What is a Data Management and Sharing Plan?
Answered By: Julie Goldman Last Updated: Jan 18, 2023 Views: 18
A data management plan (DMP), or a data management and sharing plan (DMSP), is a formal document that outlines how you will handle your data during the project while working on it, and then how/if you will make your data available after the project.
The National Institutes of Health (NIH) has laid out specific criteria for what should be included in a data management plan:
- Data Types: Data to be preserved and shared
- Related Tools, Software, Code: Tools and software needed to access/manipulate data
- Common Data Standards: Standards to be applied to scientific data/metadata
- Data Preservation, Access, Timelines: Repository to be used, persistent unique identifiers, and when/how long data will be available
- Access, Distribution, Reuse Considerations: Factors affecting data access, distribution, or reuse related to informed consent or privacy/confidentiality protections
- Oversight of Data Management: How Plan compliance will be monitored/managed and by whom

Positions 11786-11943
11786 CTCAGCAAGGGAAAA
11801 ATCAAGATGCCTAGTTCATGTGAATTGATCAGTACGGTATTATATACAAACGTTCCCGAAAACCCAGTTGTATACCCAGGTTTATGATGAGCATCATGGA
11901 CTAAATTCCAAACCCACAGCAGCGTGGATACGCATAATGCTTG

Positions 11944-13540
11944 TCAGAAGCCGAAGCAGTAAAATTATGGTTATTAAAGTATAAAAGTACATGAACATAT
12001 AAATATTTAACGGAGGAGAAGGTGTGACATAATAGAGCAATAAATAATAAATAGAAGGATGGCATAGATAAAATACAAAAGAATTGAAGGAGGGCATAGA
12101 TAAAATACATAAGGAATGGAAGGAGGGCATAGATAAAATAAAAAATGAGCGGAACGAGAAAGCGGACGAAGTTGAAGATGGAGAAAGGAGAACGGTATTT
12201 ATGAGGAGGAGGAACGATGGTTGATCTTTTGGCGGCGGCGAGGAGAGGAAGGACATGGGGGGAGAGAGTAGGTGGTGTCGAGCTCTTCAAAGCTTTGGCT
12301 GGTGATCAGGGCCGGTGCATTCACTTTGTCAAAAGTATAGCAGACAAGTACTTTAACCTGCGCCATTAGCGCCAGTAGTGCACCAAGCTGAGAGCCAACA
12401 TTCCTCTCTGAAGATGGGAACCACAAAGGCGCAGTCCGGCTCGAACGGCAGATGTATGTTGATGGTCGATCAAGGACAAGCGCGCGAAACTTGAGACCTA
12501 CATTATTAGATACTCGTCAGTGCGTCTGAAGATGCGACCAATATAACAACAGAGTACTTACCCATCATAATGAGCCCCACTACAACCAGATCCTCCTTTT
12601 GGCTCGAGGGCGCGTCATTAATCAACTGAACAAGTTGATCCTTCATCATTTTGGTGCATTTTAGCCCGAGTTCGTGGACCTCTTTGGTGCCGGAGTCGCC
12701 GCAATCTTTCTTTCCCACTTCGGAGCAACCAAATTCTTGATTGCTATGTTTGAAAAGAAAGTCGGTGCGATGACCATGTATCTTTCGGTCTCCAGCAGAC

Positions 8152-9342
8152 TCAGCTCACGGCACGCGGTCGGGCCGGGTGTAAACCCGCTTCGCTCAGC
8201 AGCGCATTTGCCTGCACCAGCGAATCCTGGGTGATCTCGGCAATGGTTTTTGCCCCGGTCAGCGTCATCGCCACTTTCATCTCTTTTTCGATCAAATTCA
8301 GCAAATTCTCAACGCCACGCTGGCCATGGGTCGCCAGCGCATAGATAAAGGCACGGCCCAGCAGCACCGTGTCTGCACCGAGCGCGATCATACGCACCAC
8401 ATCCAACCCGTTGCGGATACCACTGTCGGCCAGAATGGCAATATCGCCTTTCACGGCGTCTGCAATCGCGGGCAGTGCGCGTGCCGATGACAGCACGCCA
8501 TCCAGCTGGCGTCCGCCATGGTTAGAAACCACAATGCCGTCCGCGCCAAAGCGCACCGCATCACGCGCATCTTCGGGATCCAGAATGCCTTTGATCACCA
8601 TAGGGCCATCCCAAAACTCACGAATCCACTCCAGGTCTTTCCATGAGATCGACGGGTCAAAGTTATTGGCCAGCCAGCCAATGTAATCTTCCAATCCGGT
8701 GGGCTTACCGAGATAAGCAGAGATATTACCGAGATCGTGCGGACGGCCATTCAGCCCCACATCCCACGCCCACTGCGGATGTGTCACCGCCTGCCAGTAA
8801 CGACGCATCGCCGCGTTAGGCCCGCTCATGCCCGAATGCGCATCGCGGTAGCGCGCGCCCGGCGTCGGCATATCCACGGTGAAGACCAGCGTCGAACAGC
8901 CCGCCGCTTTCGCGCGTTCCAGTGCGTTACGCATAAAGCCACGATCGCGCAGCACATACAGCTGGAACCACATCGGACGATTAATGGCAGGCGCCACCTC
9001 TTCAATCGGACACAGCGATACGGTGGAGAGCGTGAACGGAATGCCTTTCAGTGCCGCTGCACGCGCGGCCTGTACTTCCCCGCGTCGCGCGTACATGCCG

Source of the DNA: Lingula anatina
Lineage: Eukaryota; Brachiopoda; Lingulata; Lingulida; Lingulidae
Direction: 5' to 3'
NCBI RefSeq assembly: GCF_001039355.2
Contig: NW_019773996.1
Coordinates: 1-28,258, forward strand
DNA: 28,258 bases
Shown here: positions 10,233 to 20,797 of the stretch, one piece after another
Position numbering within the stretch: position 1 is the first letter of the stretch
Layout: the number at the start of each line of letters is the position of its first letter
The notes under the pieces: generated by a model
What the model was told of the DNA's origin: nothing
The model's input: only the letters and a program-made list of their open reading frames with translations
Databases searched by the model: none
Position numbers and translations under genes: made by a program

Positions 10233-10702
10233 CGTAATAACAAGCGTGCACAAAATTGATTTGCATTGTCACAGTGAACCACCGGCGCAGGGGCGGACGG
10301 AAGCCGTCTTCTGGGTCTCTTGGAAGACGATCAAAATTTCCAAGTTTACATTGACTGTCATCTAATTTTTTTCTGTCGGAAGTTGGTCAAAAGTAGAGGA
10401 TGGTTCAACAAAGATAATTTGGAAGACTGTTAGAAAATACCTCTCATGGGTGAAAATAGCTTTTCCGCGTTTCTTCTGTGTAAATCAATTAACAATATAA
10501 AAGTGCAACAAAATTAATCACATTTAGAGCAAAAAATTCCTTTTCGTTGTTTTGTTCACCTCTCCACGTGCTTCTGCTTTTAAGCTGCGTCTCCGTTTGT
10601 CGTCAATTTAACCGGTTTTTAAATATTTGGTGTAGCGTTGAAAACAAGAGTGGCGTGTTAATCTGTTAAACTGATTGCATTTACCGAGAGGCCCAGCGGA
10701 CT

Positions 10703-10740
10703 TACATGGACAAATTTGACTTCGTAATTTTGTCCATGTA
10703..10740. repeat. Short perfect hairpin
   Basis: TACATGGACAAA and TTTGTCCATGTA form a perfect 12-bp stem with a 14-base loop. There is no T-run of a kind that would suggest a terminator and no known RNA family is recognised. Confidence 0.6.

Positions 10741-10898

To write a DMSP we recommend the DMPTool (log in with HarvardKey) using the NIH 2023 template. Additional guidance for completing each section will be added to the DMPTool. Find more information on DMPTool.
As you develop your Data Management and Sharing Plan, make sure you do not include hypertext (e.g., hyperlinks and URLs) in the DMS Plan attachment. NIH's hyperlink policy applies to DMS Plans as well, and NIH may withdraw your application from consideration if you include them. For example, in the DMSP you should include the name of the proposed data repository but do not provide the link or URL.
For more format guidance and other details on what to include, see the Writing a Data Management & Sharing Plan page.
Read more about Data Management Plans.
Top Questions about the NIH DMSP
Are there examples of NIH Data Management and Sharing Plans?
When should scientific data be shared?
What standards are relevant to my research?